Afghan president thanks US troops
Afghanistan's president has thanked US troops and taxpayers for their sacrifices in nearly 14 years of war as he began a visit to America.
Ashraf Ghani pledged that his impoverished country will not remain a burden to the west.
And he said: "We do not now ask what the United States can do for us," in remarks meant to bolster the Obama administration's conviction that Mr Ghani is a reliable partner worth supporting over the long term.
"We want to say what Afghanistan will do for itself and for the world," he added.
"And that means we are going to put our house in order."
Mr Ghani's relationship with Washington stands in stark contrast to that of his predecessor, Hamid Karzai, whose antagonism toward the US culminated in a refusal to sign security agreements with Washington and Nato before leaving office last year.
Mr Ghani signed the pacts within days of becoming president in September, and has since enjoyed a close relationship with American diplomats and military leaders.
Mr Ghani and his chief executive, Abdullah Abdullah, were welcomed by defence secretary Ash Carter at a ceremony in the Pentagon's centre courtyard.
It was a poignant setting for the start of Mr Ghani's visit.
On September 11 2001, terrorists hijacked an American Airlines jetliner and flew it into the Pentagon, killing all on board and 125 people in the building.
The US responded to the attacks on Washington and New York's World Trade Centre by invading Afghanistan a month later, beginning the longest war in American history.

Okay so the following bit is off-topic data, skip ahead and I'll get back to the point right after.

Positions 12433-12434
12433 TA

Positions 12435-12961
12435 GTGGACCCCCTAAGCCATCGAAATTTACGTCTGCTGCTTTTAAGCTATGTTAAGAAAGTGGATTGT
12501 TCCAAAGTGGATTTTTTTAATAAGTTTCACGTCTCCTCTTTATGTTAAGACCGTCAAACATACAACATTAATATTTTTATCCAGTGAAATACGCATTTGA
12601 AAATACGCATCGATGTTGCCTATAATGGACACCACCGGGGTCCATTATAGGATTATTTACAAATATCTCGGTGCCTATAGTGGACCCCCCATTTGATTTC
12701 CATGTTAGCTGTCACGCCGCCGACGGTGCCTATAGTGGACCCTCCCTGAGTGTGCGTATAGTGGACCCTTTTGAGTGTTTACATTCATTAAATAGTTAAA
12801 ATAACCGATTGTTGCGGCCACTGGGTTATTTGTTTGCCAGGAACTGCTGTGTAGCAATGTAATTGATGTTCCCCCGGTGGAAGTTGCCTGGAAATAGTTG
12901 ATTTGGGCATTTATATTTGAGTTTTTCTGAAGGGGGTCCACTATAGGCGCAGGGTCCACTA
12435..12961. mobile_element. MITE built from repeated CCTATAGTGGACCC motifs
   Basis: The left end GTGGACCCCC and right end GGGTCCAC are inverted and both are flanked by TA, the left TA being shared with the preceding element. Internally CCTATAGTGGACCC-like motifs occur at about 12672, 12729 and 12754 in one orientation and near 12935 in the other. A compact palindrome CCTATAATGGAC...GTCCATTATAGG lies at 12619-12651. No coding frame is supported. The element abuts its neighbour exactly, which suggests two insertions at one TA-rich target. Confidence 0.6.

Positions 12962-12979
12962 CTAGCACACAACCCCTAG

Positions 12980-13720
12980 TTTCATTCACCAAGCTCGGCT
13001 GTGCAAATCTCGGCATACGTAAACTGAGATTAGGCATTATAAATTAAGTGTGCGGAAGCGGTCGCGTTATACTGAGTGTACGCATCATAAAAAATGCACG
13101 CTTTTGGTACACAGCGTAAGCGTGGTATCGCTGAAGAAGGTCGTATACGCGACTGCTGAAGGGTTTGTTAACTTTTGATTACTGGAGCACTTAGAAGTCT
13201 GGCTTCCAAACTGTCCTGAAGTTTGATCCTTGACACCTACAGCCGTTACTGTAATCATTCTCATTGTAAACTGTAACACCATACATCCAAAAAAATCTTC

Mr Ghani and Abdullah Abdullah are heading later to the Camp David presidential retreat for closed door meetings with Mr Carter and US Secretary of State John Kerry.
Later in the week, Mr Ghani will meet US president Barack Obama at the White House and address a joint meeting of Congress.
Mr Carter praised the Afghan president as a committed leader who knows that "Afghanistan's future is ultimately for the Afghans to grab hold of and for Afghans to decide".
Those themes emphasised by Mr Carter and Mr Ghani - that Kabul's new leaders are more reliable and appreciative of US assistance, and that the US alone cannot solve Afghanistan's problems - are central to the administration's approach to carrying out Mr Obama's pledge to end the war.
The US leader has promised to remove the remaining American troops from Afghanistan by the end of his presidency.
But deficiencies in the Afghan security forces, heavy casualties in the ranks of the Afghan army and police, a fragile new government and fears that Islamic State fighters could gain a foothold in Afghanistan, have combined to persuade Mr Obama to slow the withdrawal.
Instead of trimming the current US force of 9,800 to 5,500 by the end of this year, US officials say the administration now might keep many of them there well into 2016.
Mr Obama has said that after that, the US would only maintain an embassy-based security force in Kabul of perhaps 1,000 troops.
Mr Ghani needs a firm commitment of American support in his fight against the Taliban and other insurgent groups, including an Islamic State affiliate, which he fears is finding a foothold in Afghanistan.
With that in mind, Mr Ghani proclaimed at the Pentagon ceremony that the US is supporting the winning side.
Mr Ghani said: "We die. But we will never be defeated.
"Terrorism is a threat. It's evil. But we, the people of Afghanistan, are willing to speak truth to terror by saying no, you will never overwhelm us, you will never subdue us. We are going to overcome.
"And in this endeavour our partnership with the United States is foundational because we will be the first line of defence for freedom globally."